Rugs are an excellent way to inject colour, pattern and interest into a tired space. They can also anchor a room which feels disjointed with multiple furniture pieces or elements. Not only this, it can add much needed warmth and comfort to solid floors, such as tiles, timber or concrete. Rugs can be a great fashion or trend piece which doesn’t have to break the bank, but there are many types to consider.
One of the most difficult considerations when selecting a rug is choosing the right size for a room. There are two ways of approaching this, they can either be anchored around the furniture, with the legs of sofas and chairs placed on the rug itself (or partly on the rug), or the rug can sit just off the furniture, creating a border of which the furniture is placed around. Either way, the rug should always be slightly bigger or equal to the largest item of furniture. A rug which is smaller in length than the sofa is one of the biggest interior design “no-no’s”. Many interior designers will let you know the best option is to have your furniture on the rug which is a very tasteful and classic look, however this is not always possible if the space does not allow it. If this is the case, make sure to layer the rug with items such as coffee tables and perhaps a side table too. There is no real right or wrong here, it really depends on the space. Just make sure the rug is big enough- err on the larger side if you’re uncertain!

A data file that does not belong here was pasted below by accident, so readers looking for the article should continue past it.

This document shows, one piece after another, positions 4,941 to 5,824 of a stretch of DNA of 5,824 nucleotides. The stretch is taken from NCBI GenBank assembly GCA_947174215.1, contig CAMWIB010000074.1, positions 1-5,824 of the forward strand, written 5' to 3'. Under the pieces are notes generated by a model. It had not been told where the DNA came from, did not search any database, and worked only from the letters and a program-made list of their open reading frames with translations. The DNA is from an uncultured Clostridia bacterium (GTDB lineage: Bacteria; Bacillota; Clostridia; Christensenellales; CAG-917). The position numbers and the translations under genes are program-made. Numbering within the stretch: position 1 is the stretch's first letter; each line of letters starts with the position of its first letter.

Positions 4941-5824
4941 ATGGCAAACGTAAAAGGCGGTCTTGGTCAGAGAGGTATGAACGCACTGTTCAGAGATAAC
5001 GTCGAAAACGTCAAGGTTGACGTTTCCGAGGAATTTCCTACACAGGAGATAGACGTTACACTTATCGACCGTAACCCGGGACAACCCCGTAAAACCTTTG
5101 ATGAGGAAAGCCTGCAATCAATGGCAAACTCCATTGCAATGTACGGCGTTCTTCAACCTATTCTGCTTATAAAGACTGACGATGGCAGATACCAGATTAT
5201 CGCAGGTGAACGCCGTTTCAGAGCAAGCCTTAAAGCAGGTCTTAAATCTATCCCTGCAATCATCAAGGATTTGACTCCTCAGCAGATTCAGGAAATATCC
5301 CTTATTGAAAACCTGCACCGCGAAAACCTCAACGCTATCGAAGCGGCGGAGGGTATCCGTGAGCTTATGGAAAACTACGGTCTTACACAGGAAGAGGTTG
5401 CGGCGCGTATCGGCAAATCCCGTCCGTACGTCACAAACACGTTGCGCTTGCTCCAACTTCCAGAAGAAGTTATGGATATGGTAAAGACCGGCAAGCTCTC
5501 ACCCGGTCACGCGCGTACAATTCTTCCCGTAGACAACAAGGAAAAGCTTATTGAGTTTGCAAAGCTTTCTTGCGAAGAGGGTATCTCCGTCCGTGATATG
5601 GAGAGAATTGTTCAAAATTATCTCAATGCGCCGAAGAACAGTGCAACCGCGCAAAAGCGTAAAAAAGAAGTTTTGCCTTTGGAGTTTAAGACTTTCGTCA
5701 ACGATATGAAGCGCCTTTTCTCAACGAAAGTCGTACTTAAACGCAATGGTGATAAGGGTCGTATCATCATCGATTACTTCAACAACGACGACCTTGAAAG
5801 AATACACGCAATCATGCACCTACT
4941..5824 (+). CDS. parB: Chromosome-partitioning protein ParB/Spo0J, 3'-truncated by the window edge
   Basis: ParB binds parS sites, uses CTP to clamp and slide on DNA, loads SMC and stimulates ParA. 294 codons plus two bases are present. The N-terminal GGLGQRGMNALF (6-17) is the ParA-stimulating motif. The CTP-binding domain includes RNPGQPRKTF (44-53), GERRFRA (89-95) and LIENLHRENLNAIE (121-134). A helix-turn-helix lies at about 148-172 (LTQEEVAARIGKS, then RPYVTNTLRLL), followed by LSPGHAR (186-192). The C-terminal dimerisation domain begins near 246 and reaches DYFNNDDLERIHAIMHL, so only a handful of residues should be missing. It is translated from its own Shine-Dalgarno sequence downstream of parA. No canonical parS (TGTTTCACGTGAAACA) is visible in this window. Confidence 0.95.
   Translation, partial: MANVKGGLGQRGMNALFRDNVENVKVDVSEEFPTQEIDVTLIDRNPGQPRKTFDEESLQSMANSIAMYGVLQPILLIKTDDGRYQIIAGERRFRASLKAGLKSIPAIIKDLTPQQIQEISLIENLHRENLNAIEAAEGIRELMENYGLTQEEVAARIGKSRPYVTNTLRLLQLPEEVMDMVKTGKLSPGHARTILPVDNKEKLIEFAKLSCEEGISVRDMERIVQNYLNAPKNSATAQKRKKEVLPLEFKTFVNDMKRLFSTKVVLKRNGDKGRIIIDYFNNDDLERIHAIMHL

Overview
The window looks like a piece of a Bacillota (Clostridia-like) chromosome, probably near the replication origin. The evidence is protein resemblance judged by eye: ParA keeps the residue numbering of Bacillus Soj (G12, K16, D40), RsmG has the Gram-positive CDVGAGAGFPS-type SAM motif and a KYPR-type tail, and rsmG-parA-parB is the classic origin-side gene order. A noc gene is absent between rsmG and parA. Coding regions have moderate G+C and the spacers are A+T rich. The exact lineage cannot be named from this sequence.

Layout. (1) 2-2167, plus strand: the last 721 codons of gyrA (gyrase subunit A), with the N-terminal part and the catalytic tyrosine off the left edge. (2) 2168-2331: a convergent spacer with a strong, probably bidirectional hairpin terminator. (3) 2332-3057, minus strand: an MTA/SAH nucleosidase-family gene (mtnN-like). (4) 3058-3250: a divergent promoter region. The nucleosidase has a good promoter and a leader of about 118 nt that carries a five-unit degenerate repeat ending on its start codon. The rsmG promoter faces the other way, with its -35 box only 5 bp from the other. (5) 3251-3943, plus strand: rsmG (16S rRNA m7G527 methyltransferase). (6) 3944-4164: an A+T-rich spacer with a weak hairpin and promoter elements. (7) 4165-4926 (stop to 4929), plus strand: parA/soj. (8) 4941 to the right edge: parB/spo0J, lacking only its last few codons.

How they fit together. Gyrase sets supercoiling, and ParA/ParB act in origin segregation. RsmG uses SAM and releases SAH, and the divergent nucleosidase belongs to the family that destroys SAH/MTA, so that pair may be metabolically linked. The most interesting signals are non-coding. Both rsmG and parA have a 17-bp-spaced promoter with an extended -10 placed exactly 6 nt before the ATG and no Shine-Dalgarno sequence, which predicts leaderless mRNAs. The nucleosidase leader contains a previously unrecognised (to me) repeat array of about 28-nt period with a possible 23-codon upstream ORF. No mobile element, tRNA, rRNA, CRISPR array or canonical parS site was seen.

This rug, while not sitting under the furniture, is still larger than the biggest element, the sofa. This makes the space appear considered while not cluttering it or making the rug look like and after-thought.
This same space has a different configuration, where all elements are layered on the larger rug, zoning the area.
Just like any other accessory in a home, a rug can be a fun way to inject colour and interest into a room. They look lovely under beds, in living spaces and under dining tables. If the interior is quite established, try to find a common colour in the room which can be referenced in the rug too, to tie the elements together. This may be in the form of an artwork, a feature chair or cushions. If there is not much in the space, consider how colours impact a space and its inhabitants as discussed earlier in the guide. A blue rug can be then referenced again in some cushions which feature blue and perhaps a burnt orange, fuchsia or navy for example.